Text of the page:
‘Broke’

Many of us believe that if we were to suddenly come into millions of dollars, we’d finally be happy and content. It would be even better if we got that money as a reward for working on something we love.

Yet, that’s what happens to thousands of professional athletes every year. What happens after these cash windfalls can be sobering.

“Broke” shows how formerly rich athletes lost their fortunes. Sometimes they go broke because of faults of their own, but just as often it’s due to predatory “friends” or incompetent financial advisors. It reveals in gripping fashion how the people you surround yourself with are crucial to your future financial success.

A boatload of money won’t necessarily set you up for life. Without prudence and solid money management skills, there’s no sum that can’t be squandered.

‘Jiro Dreams of Sushi’

This film that doesn’t directly deal with finances, but if you look beneath the surface, valuable business and life lessons emerge. It tells the story of how 85-year-old Jiro Ono operates his critically-acclaimed, Michelin three-star sushi restaurant. The restaurant is not in a fancy French hotel and it wasn’t born out of millions of dollars of funding. It is tucked away in a dim, underground Tokyo subway station. Yet, visitors flock in from all over the world and there is a years-long wait list for a seat. The question is, how did little old Jiro do this?

The amazing revelation is that there is no “secret sauce,” no magic formula, no shortcut to success. Jiro is just a regular guy who found his passion and worked at it as hard as he could. He faced setback after setback over the course of his career, but he stayed true to his passion and trusted that with enough preparation and focus he could overcome anything. He didn’t focus on accolades, but rather on working as hard as he could to find the best ingredients and prepare them in the best way he knew how.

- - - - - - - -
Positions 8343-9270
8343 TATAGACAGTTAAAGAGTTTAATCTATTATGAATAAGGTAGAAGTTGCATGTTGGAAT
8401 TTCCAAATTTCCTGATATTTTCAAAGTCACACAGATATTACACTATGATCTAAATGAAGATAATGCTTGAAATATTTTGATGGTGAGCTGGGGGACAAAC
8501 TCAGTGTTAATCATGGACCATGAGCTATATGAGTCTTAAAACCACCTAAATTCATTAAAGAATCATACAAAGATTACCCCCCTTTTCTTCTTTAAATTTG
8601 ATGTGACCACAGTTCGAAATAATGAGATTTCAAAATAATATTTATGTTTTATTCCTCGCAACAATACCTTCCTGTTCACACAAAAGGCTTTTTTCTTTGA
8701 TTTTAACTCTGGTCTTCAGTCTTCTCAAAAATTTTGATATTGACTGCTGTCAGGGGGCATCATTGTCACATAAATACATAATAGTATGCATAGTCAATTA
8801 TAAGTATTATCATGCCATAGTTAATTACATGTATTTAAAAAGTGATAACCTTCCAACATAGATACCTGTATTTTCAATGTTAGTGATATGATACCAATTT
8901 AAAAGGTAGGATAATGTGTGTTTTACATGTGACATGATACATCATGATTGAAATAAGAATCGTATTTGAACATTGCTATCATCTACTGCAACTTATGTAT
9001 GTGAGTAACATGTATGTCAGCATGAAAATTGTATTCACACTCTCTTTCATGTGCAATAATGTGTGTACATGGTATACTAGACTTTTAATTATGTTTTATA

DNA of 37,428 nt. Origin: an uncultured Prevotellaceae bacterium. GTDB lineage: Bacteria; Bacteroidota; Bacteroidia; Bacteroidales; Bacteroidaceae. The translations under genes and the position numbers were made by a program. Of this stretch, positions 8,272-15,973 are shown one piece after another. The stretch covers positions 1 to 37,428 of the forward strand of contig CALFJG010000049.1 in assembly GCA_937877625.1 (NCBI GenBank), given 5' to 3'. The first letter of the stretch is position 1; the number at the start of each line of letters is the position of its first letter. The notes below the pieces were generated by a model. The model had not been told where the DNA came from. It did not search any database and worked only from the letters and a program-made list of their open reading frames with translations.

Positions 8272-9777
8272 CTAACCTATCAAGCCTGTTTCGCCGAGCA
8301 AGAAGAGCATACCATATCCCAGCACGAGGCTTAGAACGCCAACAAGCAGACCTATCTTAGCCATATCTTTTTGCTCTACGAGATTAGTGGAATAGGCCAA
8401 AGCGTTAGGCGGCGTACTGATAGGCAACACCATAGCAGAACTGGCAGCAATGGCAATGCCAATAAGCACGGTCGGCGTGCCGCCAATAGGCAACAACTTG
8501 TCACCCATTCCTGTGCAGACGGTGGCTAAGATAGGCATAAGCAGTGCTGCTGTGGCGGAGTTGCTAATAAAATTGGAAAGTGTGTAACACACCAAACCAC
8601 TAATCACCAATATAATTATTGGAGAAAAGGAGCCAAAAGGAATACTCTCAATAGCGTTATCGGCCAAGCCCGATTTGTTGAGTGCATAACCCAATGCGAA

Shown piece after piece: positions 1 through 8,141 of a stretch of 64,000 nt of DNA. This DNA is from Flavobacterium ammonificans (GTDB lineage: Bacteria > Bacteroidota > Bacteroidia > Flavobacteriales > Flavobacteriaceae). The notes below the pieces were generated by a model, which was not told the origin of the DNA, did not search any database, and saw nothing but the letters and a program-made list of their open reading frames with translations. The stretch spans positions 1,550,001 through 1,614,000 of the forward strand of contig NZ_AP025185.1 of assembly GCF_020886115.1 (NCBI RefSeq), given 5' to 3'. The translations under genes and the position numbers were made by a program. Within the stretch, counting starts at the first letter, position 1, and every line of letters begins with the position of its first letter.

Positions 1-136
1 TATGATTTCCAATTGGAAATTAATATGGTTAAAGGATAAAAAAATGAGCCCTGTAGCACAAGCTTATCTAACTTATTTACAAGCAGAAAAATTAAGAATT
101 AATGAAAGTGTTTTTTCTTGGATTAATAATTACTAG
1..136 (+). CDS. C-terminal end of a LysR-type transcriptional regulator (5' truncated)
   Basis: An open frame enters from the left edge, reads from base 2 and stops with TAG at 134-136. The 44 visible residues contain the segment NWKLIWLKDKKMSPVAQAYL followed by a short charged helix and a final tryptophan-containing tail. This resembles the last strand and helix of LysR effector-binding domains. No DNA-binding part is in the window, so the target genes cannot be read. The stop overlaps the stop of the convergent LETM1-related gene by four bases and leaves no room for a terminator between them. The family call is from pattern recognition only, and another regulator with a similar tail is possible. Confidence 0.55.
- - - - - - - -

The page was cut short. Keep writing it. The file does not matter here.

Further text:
In the end, you see that trial-and-error was his “secret sauce”. He got better and better at making sushi as the years went on, and ultimately word of his mastery spread. It’s an inspirational look at just how far you can get with perseverance and single-minded focus.

‘Maxed Out’

It’s a problem all too familiar to millions of Americans – bills are piling up, money is running low, and you’re behind on your credit card payments. The credit card interest rates are onerous, and your debt is growing faster than your income. It’s a sad and frustrating position to be in. How did it happen? That’s the question ‘Maxed Out’ tries to answer.

The film explores our credit card-obsessed culture not by demonizing those that overspend, but by showing how several different factors make credit card use very hard to resist. It shines in its ability to evoke emotions by showing just how powerfully real people are affected by credit card problems.

Predatory lending practices are examined, as well as how the laws are written to benefit credit card issuers as opposed to the regular folks who are affected by their unethical business practices.

The film makes you realize that, yes, banks and lawyers are going to act in their own best interest, but also that each of us has to take more personal responsibility for our actions. Ultimately, you sign the agreements, and we need to be better at assessing what we really need and what the best methods are for funding our lives.

Summing Up

While documentaries can never replace textbooks, they are very useful tools for visual learners. These films can serve as a useful jumping-off point toward learning how to be wiser with your money. Coupled with some great books on the topic, anyone can use them to become more informed consumer, a better investor, and a stronger entrepreneur.